Wednesday, 21 October 2015

Dartmoor: A stroll up the East Okement

East Okement Valley
The wonderful East Okement Valley
I was fortunate to have to drive down from Uxbridge to Okehampton mid week because British Telecom were finally installing a phone and, more importantly, broadband, into base camp. With that all sorted on the Thursday, it left me with a couple of days to go a wandering. I started with a short walk from my front door, one which took me into a wonderful woodland paradise that I am blessed to call my local patch, and left me baffled as to why I had never been there before!

Just off the Exeter Road, near Okehampton, a narrow lane drops down to Father Ford, on the East Okement river. There is a small area for parking, but little need for me to use it with home being so close.

Heading down to Father Ford
Heading down to Father Ford
Through a gate, you reach the ford, nestled beside the viaduct that sadly now only takes a seasonal tourist service.

The Viaduct near Father Ford
The Viaduct near Father Ford
No need to ford the river, the other side of the viaduct, there is Charlotte's bridge, built in memory of 12 year old Charlotte Saunders, who tragically lost her life when trying to cross the river in 2001; a sad incident at such a beautiful spot. I paused awhile, a mark of respect.

Charlotte's Bridge
Charlotte's Bridge
Father Ford
Father Ford
I weighed up choices at the signpost, and opted for the East Okement Valley footpath. Soon you are immersed in woodland with idyllic scenes of rushing water.

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Following the East Okement Valley Footpath
Following the East Okement Valley Footpath
East Okement
Jenny How, of Visit Dartmoor, later told me that not many people pass the stepping stones, and sure enough, I had the valley all to myself once crossed. 

Stepping Stones for times of higher water
Stepping Stones for times of higher water
I was keen to follow the path up to the open moor. At one point the path leaves the river and you cross a small footbridge that spans Moor Brook. Through a gap in a wall, you enter into a large flat shady area . Soon though, the river returns and you start to climb once more.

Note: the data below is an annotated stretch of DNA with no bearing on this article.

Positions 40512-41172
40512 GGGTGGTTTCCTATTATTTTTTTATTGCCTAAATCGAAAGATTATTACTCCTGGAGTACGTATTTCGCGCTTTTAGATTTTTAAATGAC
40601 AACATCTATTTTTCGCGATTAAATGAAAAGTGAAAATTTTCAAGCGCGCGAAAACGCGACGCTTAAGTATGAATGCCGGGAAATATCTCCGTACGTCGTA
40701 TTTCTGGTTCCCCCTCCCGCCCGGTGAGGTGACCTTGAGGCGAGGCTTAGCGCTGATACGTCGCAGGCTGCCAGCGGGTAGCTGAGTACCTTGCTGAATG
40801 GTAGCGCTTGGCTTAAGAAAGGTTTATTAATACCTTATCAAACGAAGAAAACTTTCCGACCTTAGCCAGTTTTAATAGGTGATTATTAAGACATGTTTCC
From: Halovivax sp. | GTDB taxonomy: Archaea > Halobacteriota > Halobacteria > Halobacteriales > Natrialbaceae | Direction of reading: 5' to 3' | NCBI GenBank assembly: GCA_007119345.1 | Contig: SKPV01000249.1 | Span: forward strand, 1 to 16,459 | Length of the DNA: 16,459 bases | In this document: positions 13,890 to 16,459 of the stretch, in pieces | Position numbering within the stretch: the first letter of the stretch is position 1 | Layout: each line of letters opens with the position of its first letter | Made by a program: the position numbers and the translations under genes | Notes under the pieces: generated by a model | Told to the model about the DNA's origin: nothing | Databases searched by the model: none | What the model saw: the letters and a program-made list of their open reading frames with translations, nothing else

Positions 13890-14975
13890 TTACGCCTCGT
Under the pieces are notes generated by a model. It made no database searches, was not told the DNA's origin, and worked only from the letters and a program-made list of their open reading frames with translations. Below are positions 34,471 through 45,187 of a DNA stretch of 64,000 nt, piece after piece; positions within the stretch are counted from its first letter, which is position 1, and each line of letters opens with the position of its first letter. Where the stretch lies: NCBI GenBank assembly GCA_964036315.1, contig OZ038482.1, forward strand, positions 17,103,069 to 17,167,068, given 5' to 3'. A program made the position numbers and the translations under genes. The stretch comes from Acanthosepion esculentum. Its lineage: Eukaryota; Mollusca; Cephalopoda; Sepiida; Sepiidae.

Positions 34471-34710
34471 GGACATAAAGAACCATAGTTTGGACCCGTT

I came across some huge flat granite slabs, which Jenny informed me are known as the "Water Glides", but as can be seen in the photo below, the water was very low. I look forward to experiencing the walk when the rains have been.

The Water Glides
The Water Glides
I also spotted a couple of potential wild swimming spots for my mate, Phil (@daylightgambler); I'm happy to do that, just don't expect me to test them out! But for the most part I was transfixed by the cascading waters, and I took a few short video clips to try and capture the moment;

A potential paddling spot?
A potential paddling spot?
Cascading water
Cascading water
Cascading water
Cascading water
Eventually, the open moor comes into sight, at Chapel Ford. Like Father Ford, further downstream, using it would lead to a soggy boot or two, but there is a perfectly good bridge to get you across the river.

Chapel Ford
Chapel Ford
Bridge near Chapel Ford
The bridge onto the moor near Chapel Ford
From here there is the option to return via Cleave Tor, but I was so taken with the woods, I was keen to walk the route again. I ambled back with a satisfied smug grin, I think I'm going to like living here!

Bridge near Chapel Ford
Bridge near Chapel Ford